Style: The style should communicate the personality or functionality or special attributes of the brand like: indoor, outdoors, cleanly, orderly, open, friendly or a closet.

Typography: Type should communicate certain feel and vision of the brand. Type should tell you weather the brand is stiff or flexible, bold or fragile, feminine or masculine and so on in an instant way.

Relationship: The graphics, icons, type and color used should have a relationship with the target group and company values, goals or aspirations.

Color: Colors used should represent and relate to the business and its aspirations. Color should communicate the intended message or emotion instantly.

Now lets keep these parameters and look at some telecom logos thru my point of view (not the creator’s):


Vodafone: Uses speech mark as a symbol to communicate about the brands ambition. Needless to say how simple it is for the people to comprehend and connect with the brand and the category. Styling of the graphics is near perfect to represent the preciseness with its orderly alignments and placements. Typography is bold, confidant yet very friendly with its lowercase usage. Red is the color of passion and action provides energy and excitement to the brand. Overall all the elements are used to perfection and a classic example of art and science of design coming together. Logo designed by Brand Union.

Uninor: Inspired by nature and its role in innovation in Scandinavian culture this propeller like symbol was designed to communicate the delicate balance of movement and change. Uses a very purposeful tranquility feeling by delicately designing the symbol and the typography. Very delicate thin san serif font used to enhance Scandinavian design esthetics. White, blue and black are used in the identity to enhance the “Inspired by nature” feel.

Docomo: Uses its name that means “every where “in Japanese (DOKOMO) this logo designed for the Indian market to communicate “Do the new” hence fun typo design keeping in line with the brand promise. Styled to perfection to connect with youth and VAS users. Graphics are designed for flexibility to be used freely. Colors are young and vibrant bring in fun and energy. This logo keeps the evolution of the consumers in mind to bring in flexibility for co-creation by the consumers. Designed by Wolff Olins of London.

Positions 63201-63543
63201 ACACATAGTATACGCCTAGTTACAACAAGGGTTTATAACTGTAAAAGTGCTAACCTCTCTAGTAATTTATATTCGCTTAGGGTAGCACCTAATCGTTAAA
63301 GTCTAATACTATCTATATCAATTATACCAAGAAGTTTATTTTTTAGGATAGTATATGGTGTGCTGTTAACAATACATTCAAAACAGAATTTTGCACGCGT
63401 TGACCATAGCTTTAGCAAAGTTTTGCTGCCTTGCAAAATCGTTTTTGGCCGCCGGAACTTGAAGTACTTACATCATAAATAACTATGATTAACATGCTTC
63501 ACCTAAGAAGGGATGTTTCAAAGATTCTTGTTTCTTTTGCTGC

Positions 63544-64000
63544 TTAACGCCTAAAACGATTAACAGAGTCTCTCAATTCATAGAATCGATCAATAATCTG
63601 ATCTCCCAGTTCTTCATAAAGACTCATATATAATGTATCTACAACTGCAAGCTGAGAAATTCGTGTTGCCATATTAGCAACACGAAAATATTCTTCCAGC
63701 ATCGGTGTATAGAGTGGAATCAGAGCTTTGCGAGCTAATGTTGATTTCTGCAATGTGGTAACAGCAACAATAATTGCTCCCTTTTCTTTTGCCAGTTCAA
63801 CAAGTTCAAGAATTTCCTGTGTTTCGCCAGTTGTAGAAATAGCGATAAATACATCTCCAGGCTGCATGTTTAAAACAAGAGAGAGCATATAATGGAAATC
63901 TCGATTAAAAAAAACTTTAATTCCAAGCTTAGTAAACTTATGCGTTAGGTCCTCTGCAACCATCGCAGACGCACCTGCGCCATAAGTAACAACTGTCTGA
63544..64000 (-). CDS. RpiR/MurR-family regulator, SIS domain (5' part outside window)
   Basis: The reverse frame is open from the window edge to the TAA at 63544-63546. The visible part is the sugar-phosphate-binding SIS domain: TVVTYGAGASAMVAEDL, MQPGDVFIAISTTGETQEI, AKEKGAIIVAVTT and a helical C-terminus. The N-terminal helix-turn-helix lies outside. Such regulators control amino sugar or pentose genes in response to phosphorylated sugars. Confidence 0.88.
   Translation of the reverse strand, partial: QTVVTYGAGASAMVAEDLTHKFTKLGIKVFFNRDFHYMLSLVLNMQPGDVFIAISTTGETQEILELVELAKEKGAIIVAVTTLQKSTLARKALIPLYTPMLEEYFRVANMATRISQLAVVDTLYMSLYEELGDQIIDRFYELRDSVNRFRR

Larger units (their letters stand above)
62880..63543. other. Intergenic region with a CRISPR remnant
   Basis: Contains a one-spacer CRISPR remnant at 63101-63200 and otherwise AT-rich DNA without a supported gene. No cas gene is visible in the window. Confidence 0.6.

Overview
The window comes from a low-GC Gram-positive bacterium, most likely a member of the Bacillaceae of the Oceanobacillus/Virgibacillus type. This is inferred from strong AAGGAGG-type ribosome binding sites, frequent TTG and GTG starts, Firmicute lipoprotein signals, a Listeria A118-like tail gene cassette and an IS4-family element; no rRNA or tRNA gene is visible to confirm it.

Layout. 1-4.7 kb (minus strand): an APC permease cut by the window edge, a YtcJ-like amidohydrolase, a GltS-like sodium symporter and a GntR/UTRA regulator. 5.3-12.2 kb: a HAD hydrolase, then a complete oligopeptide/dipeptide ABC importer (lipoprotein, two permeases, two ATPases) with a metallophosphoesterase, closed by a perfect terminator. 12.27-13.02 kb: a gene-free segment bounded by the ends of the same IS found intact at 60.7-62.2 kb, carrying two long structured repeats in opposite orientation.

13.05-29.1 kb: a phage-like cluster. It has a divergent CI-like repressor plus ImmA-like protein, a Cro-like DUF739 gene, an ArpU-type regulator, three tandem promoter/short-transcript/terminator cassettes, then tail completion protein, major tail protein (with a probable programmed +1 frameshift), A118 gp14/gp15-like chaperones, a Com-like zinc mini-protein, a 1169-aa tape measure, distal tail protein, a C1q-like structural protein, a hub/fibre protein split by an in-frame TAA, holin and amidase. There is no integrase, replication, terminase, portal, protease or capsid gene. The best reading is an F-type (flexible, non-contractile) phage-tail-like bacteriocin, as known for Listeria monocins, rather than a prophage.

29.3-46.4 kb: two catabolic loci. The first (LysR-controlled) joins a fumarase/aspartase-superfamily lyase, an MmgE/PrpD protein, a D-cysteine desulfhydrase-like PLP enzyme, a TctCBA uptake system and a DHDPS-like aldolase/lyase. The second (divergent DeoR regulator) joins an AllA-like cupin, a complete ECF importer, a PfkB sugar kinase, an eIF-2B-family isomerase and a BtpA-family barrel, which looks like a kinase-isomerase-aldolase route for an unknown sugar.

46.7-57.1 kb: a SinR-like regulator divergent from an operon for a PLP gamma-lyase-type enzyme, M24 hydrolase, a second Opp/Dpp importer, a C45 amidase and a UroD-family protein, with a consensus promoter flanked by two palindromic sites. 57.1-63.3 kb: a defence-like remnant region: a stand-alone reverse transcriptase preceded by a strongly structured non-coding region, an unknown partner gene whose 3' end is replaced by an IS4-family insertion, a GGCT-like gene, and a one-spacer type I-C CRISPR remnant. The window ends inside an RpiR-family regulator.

Airtel: Uses alphabet “A” in lowercase in a very causal yet dynamic way, spiraling “a” almost gives you a feeling of a tornado, generating lots of kinetic energy. Styled in a vibrant youthful way to communicate to the changing Indian consumers. Typography is youthful and inviting by using lowercase and reiterating its values of friendly approachable service. Color red used for depicting energy and passion of the brand. Designed by Brand Union again.

Designing or judging logos is a very difficult task especially for telecom, which deals with more interfaces and touch points than an airline. Redesigning and implementing a new identity is a mammoth task, takes months to reach every circle leave alone the streets.  While the new Airtel logo may just have fallen short of critic’s expectations, it may well create enough excitement in the market, who cares for critics who are interested in what could have been done and in the missed opportunity? When people embrace the change with open arms.

Hope we can fill in the “GAPs”